Chinese blogger Zhou Shuguang’s journey through censorship, journalism and the Internet – from the Great Firewall to reporting banned stories
A lesson in censorship
In 2002, I hung around the online forum bbs.tencent.com. My first encounter with a BBS [bulletin board system] was also my first encounter with keyword filtering. On that website, all articles were censored by the software before they were posted. If certain sensitive words were found, such as ‘4 June’, ‘Falun Gong’, ‘hooker’ or ‘revolution’, the piece would not be posted. Sometimes, if an article contained non-political sensitive words like ‘fuck’, it would still be posted, but the system would replace those words with the * symbol. So I frequently saw BBS articles that contained * symbols. Some people used other symbols to separate individual characters in words like ‘revolution’ to avoid being censored by the software. I began to understand online censorship from that point.
On occasion, I’ve seen netizens make BBS posts about ‘propaganda notices’ and ‘propaganda rules’ which include prohibitions against reporting on ‘rights crusaders’, religious issues, family planning, forced eviction and demolition. The traditional Chinese media supervision framework consists of a strict registration and review system, a post-hoc censorship system, a personnel management system, and a permit system for practitioners, thereby exerting strict control over the dissemination of news.
How it works
All domestic websites must be registered, including non-commercial websites. The government assigns monitors to comment in chat rooms, direct the discussion and thereby influence public opinion. Server rooms control website content, under the supervision of the Internet Data Centre (IDC): if they discover sensitive content on websites under their jurisdiction, then the IDC will exert pressure to delete that content. ISPs and ICPs [internet content providers] are also tapped for content control. All sorts of online intimidation, complaints, administrative punishments and legal actions are employed to guarantee that all content is under the government’s control.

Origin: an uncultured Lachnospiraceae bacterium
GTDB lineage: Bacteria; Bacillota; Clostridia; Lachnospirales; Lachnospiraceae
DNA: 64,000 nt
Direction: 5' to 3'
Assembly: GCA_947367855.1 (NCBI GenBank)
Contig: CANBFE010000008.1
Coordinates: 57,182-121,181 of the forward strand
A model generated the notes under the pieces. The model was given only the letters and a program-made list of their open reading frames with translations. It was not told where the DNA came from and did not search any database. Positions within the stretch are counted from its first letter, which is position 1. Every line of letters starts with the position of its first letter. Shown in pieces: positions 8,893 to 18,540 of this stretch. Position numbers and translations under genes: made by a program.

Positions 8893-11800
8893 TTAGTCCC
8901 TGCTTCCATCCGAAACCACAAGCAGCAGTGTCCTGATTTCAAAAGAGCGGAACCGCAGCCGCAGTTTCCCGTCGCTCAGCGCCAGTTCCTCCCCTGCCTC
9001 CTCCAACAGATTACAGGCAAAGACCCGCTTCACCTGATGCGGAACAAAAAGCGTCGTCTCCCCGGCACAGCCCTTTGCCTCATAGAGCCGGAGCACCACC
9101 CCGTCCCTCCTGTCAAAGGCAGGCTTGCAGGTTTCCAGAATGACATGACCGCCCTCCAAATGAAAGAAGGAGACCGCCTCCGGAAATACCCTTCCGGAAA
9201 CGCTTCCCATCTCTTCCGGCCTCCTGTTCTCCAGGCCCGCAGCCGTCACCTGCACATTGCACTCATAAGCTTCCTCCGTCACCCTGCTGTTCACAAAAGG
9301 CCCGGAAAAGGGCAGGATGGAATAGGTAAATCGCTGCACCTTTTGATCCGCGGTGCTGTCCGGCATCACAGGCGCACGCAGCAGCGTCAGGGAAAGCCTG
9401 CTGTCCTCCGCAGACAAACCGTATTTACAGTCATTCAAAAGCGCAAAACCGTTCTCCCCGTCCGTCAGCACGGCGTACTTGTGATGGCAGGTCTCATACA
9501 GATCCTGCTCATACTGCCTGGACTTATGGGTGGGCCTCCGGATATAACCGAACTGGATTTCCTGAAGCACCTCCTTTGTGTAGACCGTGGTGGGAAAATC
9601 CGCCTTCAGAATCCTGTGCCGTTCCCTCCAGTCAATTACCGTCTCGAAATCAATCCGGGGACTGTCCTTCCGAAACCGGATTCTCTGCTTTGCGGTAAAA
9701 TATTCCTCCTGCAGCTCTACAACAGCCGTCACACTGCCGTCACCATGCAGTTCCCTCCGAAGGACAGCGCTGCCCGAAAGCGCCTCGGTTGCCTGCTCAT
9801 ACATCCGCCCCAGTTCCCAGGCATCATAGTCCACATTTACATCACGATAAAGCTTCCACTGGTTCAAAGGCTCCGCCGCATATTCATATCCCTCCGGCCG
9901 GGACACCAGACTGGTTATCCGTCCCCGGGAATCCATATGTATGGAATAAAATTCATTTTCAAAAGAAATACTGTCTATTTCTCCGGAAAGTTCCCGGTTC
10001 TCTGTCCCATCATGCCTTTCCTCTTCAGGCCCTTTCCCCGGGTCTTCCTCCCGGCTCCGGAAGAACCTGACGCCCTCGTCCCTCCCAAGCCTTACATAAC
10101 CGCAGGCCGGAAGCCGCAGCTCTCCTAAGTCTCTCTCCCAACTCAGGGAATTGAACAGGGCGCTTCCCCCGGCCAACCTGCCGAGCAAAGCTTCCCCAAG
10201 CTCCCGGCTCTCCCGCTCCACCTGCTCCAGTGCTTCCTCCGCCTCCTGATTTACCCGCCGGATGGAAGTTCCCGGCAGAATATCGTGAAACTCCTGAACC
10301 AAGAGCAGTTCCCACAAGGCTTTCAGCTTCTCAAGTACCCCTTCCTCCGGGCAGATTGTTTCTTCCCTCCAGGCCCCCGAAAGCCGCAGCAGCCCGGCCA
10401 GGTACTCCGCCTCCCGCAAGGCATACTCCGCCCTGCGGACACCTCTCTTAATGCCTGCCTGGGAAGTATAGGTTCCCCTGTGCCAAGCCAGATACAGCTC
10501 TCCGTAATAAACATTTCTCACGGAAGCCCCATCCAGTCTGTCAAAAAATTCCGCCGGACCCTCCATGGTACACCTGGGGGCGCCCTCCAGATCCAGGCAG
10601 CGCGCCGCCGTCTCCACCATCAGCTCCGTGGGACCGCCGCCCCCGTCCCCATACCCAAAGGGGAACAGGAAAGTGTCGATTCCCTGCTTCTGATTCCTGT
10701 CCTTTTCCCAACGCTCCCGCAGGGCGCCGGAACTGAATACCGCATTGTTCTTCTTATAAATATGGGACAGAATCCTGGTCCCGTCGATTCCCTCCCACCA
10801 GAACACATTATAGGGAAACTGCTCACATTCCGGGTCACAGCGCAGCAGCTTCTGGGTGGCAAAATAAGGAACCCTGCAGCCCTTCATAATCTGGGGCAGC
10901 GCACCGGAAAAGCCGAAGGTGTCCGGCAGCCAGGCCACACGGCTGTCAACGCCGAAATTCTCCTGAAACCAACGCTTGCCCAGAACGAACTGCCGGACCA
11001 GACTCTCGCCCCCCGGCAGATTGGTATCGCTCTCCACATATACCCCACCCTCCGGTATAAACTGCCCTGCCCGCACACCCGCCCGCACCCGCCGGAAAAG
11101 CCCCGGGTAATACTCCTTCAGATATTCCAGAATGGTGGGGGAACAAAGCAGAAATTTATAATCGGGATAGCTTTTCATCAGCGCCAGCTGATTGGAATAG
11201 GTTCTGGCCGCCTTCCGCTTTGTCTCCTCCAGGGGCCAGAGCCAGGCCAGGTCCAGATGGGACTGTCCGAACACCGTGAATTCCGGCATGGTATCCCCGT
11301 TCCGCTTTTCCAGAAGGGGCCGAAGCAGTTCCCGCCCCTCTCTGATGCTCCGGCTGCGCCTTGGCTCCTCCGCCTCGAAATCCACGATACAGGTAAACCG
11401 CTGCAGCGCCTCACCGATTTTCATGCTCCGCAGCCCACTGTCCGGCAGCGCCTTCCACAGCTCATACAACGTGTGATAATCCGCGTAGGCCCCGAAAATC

In 2003, I read an article, ‘Word filtering systems are unlawful, illegal, and unconstitutional’, by noted legal activist Si Ning, who was active online. Through that article, I became aware that keyword filtering systems are crude, illegal management systems.
On 13 September 2004, Peking University’s Yita Hutu BBS was closed. There were no official media reports on this affair, and many forums and websites were pressured by the Communications Administration to filter the words ‘Yita Hutu’ and ‘ytht’ to prohibit discussion of the topic. China’s netizens could find no related content on Baidu and a search on Google for ‘Yita Hutu’ would cause a page reset, making the page contents unviewable.
Searching for Mao Zedong
Subsequently, many netizens discovered that the names of national leaders, such as Mao Zedong, tripped a keyword filter during Google searches, rendering Google.com unreachable for several minutes.
Registration of non-commercial websites
The ‘Non-Commercial Internet Service Record Management’ regulations were passed by the 12th session of the Ministry of Information Industries on 28 January 2005. They were subsequently made public and went into effect on 20 March 2005.
In 2004, many netizens discovered a new phrase: GFW, the Great Firewall. China’s Internet censorship regime is relatively strict, but China’s commu- nications administrations only have jurisdiction over machines within the country. Hong Kong, Macau, Taiwan and foreign networks are not subject to restrictions. Hence the GFW, directed at ‘non-compliant’ foreign websites. It is a system spanning the machines on the country’s top-level network, made up of sophisticated information filtering equipment bought by the Chinese government with taxpayers’ money. The GFW can block netizens from browsing content. When the Chinese browse sensitive content overseas that the government does not wish them to see, the GFW will automatically cut off their connection to that website.
Google enters China
In 2005, Google entered China and set up the google.cn website to provide mainland users with a domestic web page search service, which would allow them to avoid disruption from the GFW.
Baidu doesn’t have a cock
Baidu may claim to be Chinese, but in 2006, a netizen discovered that there was no rooster discussion group among the Chinese zodiac forums in Baidu’s Post-Bar section. Baidu Post Bars are named using the topic keyword followed by the character , ‘bar’. All other animals had forums, like the Rat Bar ( , shu ba), but only the Cock Bar ( ji ba) was missing. It may be due to the connotations of ‘cock’ (which, as in English, is slang for ‘penis’) that discussion of roosters is prohibited. Netizens therefore joke that without a Cock Bar, Baidu has been castrated. At the same time, they mock the Internet censorship system that has forced a commercial company to do such a ridiculous thing. Google is in the same situation: by setting up its mainland website, google.cn, it cannot hide from the government invitation to join the censorship system and screen names of people and events that the Chinese government deems sensitive.
The greatest nail house of Chongqing